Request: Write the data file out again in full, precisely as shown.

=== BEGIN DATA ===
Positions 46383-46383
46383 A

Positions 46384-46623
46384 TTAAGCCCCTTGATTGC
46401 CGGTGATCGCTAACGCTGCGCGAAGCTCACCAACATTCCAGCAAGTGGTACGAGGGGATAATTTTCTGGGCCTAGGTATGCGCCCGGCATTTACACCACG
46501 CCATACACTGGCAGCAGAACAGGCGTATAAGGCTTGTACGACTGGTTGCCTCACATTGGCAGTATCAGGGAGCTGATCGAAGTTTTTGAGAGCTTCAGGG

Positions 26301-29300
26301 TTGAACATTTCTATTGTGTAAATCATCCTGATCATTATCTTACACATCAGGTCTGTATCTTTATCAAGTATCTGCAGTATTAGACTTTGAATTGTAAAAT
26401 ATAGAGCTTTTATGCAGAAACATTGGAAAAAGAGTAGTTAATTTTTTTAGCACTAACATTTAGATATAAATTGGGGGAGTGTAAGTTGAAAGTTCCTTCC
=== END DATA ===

Positions 46383-46383
46383 A

Positions 46384-46623
46384 TTAAGCCCCTTGATTGC
46401 CGGTGATCGCTAACGCTGCGCGAAGCTCACCAACATTCCAGCAAGTGGTACGAGGGGATAATTTTCTGGGCCTAGGTATGCGCCCGGCATTTACACCACG
46501 CCATACACTGGCAGCAGAACAGGCGTATAAGGCTTGTACGACTGGTTGCCTCACATTGGCAGTATCAGGGAGCTGATCGAAGTTTTTGAGAGCTTCAGGG

Positions 26301-29300
26301 TTGAACATTTCTATTGTGTAAATCATCCTGATCATTATCTTACACATCAGGTCTGTATCTTTATCAAGTATCTGCAGTATTAGACTTTGAATTGTAAAAT
26401 ATAGAGCTTTTATGCAGAAACATTGGAAAAAGAGTAGTTAATTTTTTTAGCACTAACATTTAGATATAAATTGGGGGAGTGTAAGTTGAAAGTTCCTTCC